UK Manufacturers Struggle in August as Trade War and Brexit Take Toll  

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- UK manufacturers see fourth monthly contraction as headwinds mount.

- Trade war hits export demand as Brexit saga bites the domestic market.

- Data comes midway in make or break quarter for the economic outlook.

- But as Brexit looms, some see scope for stock buidling to save the day.

The UK manufacturing sector saw its fourth consecutive month of contraction in August, according to IHS Markit, as the U.S.-China trade war and the ongoing Brexit saga both took their toll on industrial firms midway through what is a make-or-break quarter for the economy. 

The UK manufacturing PMI fell to 47.4 in August, down from 48.0 previously and beneath the market consensus for an unchanged reading, marking the lowest level for the index since 2012 and the fourth consecutive occasion it's come in below the 50.0 no-change level that marks the difference between industrial expansion and contraction.

New orders fell at their fastest pace for more than seven years and output continued to contract in August, while the index that measures business optimism about the future fell to a new record low as manufacturers unprecedented uncertainty on both the domestic and international fronts. President Donald Trump's tariff fight with China is hurting the global economy and export demand while the UK's pending departure from the EU is ruffling feathers in the domestic market.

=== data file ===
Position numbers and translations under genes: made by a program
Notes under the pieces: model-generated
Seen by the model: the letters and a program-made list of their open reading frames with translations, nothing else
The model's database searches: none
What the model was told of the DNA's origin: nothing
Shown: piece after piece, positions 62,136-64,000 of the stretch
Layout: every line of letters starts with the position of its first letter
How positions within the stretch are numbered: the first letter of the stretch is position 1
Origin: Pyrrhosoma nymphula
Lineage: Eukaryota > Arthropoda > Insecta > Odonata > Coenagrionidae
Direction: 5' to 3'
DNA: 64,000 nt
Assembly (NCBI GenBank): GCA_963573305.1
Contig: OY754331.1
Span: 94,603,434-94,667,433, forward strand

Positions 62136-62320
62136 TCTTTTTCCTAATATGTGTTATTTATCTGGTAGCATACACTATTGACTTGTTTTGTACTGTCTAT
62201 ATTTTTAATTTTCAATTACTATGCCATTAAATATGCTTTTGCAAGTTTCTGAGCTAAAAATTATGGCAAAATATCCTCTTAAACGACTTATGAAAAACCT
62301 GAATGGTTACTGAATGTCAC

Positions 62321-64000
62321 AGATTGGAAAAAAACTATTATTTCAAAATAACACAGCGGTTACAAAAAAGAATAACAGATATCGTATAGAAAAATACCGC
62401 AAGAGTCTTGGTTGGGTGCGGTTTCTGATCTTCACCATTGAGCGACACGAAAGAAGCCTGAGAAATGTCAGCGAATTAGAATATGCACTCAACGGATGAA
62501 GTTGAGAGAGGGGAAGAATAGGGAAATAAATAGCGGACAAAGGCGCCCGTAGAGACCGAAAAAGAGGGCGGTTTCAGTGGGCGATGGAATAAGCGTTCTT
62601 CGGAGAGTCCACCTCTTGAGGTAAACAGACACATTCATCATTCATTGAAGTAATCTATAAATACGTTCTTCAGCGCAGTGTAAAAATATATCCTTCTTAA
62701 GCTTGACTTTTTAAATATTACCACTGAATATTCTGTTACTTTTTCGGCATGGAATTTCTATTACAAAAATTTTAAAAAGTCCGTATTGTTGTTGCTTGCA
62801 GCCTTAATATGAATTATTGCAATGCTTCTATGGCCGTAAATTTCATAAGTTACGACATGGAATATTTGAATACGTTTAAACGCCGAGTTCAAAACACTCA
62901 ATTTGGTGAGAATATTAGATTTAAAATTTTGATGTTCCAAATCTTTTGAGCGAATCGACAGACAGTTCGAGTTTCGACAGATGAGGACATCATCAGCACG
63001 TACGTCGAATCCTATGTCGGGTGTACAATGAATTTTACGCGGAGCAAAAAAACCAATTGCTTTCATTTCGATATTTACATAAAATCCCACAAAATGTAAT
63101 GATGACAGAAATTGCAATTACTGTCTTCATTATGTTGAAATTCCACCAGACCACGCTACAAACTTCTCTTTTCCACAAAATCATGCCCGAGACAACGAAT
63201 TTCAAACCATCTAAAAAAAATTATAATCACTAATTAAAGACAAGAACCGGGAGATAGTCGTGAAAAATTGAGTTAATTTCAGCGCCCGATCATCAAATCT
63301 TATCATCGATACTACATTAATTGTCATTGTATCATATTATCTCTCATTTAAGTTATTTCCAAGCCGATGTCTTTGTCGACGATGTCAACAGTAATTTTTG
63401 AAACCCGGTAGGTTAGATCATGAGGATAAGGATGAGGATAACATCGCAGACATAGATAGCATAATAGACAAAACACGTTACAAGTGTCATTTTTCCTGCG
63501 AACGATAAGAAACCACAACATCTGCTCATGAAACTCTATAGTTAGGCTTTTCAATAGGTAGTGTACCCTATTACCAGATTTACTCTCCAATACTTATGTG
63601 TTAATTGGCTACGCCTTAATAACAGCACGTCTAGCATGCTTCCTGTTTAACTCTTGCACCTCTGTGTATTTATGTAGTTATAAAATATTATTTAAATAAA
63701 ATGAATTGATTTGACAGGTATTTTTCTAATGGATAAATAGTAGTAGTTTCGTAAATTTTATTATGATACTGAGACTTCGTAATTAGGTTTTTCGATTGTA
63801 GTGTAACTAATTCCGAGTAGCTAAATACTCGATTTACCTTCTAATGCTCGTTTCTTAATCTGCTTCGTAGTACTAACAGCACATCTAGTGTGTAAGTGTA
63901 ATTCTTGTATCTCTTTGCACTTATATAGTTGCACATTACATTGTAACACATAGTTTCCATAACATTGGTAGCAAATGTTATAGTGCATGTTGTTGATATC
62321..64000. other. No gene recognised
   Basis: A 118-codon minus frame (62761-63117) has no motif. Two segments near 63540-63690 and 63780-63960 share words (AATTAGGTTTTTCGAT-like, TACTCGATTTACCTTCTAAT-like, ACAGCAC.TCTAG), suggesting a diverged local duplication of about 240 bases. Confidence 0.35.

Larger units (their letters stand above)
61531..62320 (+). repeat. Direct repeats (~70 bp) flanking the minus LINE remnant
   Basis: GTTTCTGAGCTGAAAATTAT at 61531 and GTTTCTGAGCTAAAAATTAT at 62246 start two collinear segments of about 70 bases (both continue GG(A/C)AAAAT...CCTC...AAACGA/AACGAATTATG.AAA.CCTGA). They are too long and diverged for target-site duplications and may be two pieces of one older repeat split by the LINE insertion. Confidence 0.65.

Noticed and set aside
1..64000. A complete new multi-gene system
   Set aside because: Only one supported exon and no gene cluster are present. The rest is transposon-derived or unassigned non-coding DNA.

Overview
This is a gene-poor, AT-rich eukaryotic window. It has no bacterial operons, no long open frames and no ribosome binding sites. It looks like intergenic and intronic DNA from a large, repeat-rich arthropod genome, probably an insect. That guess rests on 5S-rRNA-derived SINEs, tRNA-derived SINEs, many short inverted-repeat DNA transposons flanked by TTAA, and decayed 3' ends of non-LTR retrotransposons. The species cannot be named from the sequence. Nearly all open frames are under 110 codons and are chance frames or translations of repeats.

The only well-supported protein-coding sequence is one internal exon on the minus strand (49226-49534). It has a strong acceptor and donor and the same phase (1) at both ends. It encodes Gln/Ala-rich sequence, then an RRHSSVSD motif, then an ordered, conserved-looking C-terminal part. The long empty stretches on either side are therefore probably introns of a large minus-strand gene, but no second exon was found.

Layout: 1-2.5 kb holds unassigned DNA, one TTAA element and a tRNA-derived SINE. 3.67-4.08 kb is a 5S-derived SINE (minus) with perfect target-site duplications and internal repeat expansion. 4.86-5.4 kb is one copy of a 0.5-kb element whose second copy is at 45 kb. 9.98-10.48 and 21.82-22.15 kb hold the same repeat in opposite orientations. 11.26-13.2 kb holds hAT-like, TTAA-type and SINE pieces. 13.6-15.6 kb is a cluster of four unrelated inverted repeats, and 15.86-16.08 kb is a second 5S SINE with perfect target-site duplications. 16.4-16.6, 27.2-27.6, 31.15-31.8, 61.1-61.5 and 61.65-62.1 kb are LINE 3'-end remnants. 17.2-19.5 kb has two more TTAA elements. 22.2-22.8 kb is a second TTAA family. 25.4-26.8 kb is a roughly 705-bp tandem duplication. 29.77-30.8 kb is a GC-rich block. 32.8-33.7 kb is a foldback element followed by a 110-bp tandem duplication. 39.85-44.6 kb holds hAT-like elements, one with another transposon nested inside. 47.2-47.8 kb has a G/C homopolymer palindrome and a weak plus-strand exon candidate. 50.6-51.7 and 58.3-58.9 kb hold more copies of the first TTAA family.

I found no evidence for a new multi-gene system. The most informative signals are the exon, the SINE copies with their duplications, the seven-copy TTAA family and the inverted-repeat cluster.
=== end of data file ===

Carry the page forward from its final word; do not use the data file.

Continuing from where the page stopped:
"We still doubt that manufacturing will pull the economy as a whole into recession," says Andrew Wishart at Capital Economics. "The survey might be worse than reality. The PMI didn’t capture in full the impact of unseasonal shutdowns of car plants and the hangover from Brexit stockbuilding last quarter, both of which will provide a boost in Q3."

Above: IHS Markit UK manufacturing PMI. 

Some had said before Monday's results were published that the sector may have been boosted by firms' preparations for the current Brexit deadline on October 31, in much the same way as it was during the opening quarter of 2019. Manufacturers bought more materials and made more products during that quarter in order to insure themselves against any disruption at ports following the first Brexit deadline of March 29, which boosted the economy.

However, and while stockpiling activity lifted GDP growth to 0.5% in the first quarter, the subsequent decline following the now-deferred Brexit day helped drive the economy to its first contraction since 2012 in the second quarter. Economists are now waiting with bated breath to hear if growth fell again in the current period, because if it has the UK would then be in a 'technical recession'. 

"The renewed fall in the manufacturing PMI in August—to its lowest level since July 2012—indicates that support from another round of no-deal Brexit preparations currently is too modest to insulate U.K. producers from the global downturn. The U.K.’s PMI is only trivially above the Eurozone’s—47.0 in August—and the former might even fall further, given that the new orders index slumped to 44.4, from 46.9 in July," says Samuel Tombs, chief UK economist at Pantheon Macroeconomics.